Month: August 2016

Breast Cancer Treatment Breakthrough Claimed by 16-Year-Old Boy

Krtin Nithiyanandam is hoping to gain interest from the scientific community to develop the work further A 16-year-old boy claims to have discovered the cure for one of the most dangerous forms of breast cancer. Krtin Nithiyanandam from Epsom, Surrey, believes he has found a way to turn the most deadly form of triple negative breast cancer into one which is responsive to treatment. The teenager, who won the Google Science Fair in 2015 for creating an Alzheimer’s test which can spot early signs of the disease, has been working on the therapy in his school lab. “Most cancers have...

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Junior Doctors Victory in Cape increases the Pressure on Government

SA Health is under pressure urgently to reduce the working hours of junior doctors nationally following Western Cape Health’s decision to slash maximum shifts from 30 to 24 hours. The Junior Doctors Association of SA was celebrating the decision – but the ultimate solution was more doctors. Junior doctors have waged a voluble campaign against what they believe are dangerously long shift hours, among other issues, echoing similar protest movements by young doctors in countries such as the United Kingdom and India. Last weekend Western Cape Health MEC Nomafrench Mbombo announced the reduction in continuous working hours for interns, saying that while working...

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Tax could offer hope in SA’s obesity crisis

SOUTH AFRICANS are facing health risks because of obesity. This is increasing at an alarming rate as a result of the consumption of sugary drinks. Professor Karen Hofman, director of Priceless South Africa, says the findings of research they have conducted show that inaction over the intake of sugary drinks could lead to a growing obesity epidemic. She says projections indicate that by 2017, there will be an additional 1,2 million obese adults in South Africa, with more than a quarter of this due to increased intake of sugar-sweetened beverages (SSBs). According to Hofman, an estimated 70% of women...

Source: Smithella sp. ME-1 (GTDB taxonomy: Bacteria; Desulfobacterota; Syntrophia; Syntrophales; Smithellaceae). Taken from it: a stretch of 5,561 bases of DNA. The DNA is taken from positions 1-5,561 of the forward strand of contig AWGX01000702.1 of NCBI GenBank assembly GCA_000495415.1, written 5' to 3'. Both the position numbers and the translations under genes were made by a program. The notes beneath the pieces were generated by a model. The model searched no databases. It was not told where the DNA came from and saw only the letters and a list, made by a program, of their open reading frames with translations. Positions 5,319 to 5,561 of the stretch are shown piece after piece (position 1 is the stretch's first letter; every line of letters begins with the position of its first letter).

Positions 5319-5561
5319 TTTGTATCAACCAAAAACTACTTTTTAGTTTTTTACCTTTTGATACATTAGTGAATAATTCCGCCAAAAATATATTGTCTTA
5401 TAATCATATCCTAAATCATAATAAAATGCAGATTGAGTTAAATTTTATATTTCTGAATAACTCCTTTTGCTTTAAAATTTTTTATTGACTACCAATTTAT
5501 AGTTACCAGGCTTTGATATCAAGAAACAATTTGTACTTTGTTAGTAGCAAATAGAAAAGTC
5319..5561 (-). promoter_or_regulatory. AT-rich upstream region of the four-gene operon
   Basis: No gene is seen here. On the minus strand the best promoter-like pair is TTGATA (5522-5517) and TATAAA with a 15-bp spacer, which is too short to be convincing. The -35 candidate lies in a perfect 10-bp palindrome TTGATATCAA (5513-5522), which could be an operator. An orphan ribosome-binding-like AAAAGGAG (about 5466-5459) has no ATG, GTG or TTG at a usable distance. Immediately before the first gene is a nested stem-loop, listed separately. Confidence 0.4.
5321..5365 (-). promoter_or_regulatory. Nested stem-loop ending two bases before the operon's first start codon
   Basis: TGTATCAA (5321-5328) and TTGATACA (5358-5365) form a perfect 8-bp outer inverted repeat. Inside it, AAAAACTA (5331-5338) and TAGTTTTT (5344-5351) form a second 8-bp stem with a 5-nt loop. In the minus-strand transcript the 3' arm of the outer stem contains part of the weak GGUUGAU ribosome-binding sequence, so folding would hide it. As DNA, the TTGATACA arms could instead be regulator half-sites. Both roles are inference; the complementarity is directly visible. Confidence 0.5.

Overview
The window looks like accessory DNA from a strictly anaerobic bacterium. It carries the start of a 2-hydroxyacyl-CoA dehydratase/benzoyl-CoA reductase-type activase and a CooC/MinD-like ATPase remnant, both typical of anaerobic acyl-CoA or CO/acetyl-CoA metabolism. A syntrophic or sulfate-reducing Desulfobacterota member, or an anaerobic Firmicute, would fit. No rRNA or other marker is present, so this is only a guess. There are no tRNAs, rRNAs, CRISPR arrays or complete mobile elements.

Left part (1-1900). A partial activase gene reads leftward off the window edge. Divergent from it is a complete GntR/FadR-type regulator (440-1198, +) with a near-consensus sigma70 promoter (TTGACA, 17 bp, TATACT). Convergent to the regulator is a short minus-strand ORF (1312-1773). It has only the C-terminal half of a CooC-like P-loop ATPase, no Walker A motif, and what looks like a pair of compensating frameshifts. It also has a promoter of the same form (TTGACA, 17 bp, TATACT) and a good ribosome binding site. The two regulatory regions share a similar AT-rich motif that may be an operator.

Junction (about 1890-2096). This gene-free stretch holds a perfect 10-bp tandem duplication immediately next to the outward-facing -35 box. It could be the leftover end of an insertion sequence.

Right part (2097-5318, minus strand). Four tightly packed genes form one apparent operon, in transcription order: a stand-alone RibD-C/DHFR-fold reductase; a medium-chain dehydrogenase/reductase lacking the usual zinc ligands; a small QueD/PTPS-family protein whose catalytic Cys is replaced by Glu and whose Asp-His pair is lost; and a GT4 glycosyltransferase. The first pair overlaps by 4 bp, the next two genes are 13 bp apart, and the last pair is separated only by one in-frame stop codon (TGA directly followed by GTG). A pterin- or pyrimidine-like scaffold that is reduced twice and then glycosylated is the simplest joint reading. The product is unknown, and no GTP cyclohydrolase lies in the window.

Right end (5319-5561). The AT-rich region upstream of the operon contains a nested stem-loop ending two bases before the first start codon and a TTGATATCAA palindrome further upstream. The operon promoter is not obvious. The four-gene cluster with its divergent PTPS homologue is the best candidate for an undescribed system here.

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Top 10 Health Tips for Women from WebMD

Let’s face it, ladies: Doctor visits are short. And they’re getting shorter. What if your doctor had more time? She might tell you the same things that OB-GYN Alyssa Dweck, MD wants you to know. Consider Dweck’s tips and prescriptions for a lifetime of wellness.   1. Zap your stress. “The biggest issue I see in most of my patients is that they have too much on their plates and want to juggle it all. Stress can have significant health consequences, from infertility to higher risks of depression,anxiety, and heart disease. Find the stress-reduction method that works for you and...

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Women’s Health in the Spotlight this Women’s Month